That's great. I know there's lots of us guys who need help. I'm fortunate that I have found an amazing wife and we're very, very happy about that.
One of the lucky ones.
Yes. For 16 years, so far. It is a lot of fun.
Thank you. You talk about travel restrictions. We're obviously here in the—I would hesitate to say—the middle of coronavirus. I would hate for it to go on for another six or eight more months. We're in the midst of coronavirus here, and I imagine that has significantly changed dating.
Yes. England's slightly different. We don't really have a lockdown anymore. People are basically going out, meeting each other. Bars are open. Nightclubs aren’t, but bars are open and parks. It's been great weather.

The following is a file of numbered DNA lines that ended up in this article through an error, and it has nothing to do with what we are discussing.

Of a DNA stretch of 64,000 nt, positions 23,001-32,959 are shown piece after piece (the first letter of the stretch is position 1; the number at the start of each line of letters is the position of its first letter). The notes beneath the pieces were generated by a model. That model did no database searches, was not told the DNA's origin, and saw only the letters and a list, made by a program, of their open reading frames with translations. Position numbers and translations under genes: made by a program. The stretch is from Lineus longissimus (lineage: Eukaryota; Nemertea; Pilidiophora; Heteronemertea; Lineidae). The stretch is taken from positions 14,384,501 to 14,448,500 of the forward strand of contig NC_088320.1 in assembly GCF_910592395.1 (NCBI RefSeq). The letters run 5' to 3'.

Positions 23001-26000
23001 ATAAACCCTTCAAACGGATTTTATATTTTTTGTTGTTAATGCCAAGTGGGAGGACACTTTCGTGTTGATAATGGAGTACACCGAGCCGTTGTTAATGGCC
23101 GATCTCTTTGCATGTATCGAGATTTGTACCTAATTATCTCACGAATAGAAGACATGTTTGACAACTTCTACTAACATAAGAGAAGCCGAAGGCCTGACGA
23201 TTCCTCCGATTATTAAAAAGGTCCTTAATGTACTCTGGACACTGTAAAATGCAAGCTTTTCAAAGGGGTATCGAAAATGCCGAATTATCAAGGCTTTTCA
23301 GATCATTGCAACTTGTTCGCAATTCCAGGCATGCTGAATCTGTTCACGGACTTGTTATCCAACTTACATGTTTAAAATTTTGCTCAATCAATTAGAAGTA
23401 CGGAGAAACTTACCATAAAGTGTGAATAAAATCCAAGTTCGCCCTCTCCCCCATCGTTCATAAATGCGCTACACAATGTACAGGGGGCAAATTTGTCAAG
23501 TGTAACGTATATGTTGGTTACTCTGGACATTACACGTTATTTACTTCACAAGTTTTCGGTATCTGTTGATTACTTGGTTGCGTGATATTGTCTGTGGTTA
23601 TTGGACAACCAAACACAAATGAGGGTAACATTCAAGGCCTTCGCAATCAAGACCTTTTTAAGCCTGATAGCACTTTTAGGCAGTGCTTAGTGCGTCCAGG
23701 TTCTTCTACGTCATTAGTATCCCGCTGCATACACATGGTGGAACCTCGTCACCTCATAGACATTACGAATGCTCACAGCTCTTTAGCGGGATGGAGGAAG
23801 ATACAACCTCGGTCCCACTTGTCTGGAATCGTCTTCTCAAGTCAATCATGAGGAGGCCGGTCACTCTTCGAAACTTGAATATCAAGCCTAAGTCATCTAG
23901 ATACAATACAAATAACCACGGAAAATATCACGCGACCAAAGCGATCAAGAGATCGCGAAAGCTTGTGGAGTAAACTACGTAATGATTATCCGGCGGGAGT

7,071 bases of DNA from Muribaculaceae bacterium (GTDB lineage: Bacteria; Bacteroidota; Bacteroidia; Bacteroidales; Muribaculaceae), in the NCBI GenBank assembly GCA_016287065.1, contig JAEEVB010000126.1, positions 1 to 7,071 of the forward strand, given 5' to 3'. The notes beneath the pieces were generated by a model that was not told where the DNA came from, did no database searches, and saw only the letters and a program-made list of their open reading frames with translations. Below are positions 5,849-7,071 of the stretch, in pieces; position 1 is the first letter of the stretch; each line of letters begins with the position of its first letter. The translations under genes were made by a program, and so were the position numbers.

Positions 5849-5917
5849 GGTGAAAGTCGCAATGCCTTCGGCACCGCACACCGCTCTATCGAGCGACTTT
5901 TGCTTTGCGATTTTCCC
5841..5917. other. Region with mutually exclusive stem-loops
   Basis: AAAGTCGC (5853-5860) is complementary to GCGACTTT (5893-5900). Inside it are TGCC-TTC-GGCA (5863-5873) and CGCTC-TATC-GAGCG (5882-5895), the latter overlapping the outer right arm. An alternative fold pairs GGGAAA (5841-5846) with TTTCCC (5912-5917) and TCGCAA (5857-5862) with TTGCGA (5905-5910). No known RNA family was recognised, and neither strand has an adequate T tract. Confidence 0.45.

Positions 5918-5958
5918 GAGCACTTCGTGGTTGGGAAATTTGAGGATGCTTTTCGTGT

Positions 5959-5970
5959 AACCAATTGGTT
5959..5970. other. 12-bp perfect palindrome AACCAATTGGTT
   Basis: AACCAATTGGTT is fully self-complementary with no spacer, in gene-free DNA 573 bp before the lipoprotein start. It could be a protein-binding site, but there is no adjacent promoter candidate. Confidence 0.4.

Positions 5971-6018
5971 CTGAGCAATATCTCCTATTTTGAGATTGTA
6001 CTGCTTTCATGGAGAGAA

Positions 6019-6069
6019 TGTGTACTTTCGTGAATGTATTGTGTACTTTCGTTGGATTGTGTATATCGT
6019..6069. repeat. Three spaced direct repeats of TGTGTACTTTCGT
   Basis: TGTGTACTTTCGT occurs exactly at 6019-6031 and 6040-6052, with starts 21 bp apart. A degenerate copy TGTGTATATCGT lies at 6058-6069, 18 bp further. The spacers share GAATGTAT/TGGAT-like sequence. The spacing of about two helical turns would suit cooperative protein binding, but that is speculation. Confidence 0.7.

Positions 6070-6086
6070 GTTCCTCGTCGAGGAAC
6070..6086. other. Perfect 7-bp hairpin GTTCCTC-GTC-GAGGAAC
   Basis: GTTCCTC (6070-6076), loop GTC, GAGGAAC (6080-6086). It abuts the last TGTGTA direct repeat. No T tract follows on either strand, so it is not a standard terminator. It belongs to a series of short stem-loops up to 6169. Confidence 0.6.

During the severe part of the lockdown, which was here between March and May, I believe that those dating apps really tighten their grip around people. I think now, I've definitely seen a sort of mass exodus from those dating apps because people need human interactions now, I think, more than ever.
Definitely. To me, I much prefer in-person communication with people sitting down across the table. Being able to see them in person is so much more real and authentic than a camera, or a phone, or a text message.
For a lot of people, online dating really is a reality for them. Whether they think it's a shortcut or whether it's just what's common in their area. What I found with my other website is that I've run across a lot of people who have been victims of online dating scams, where it turns out that this person is totally made-up and was just using them to get money.
Yeah, I have heard of this.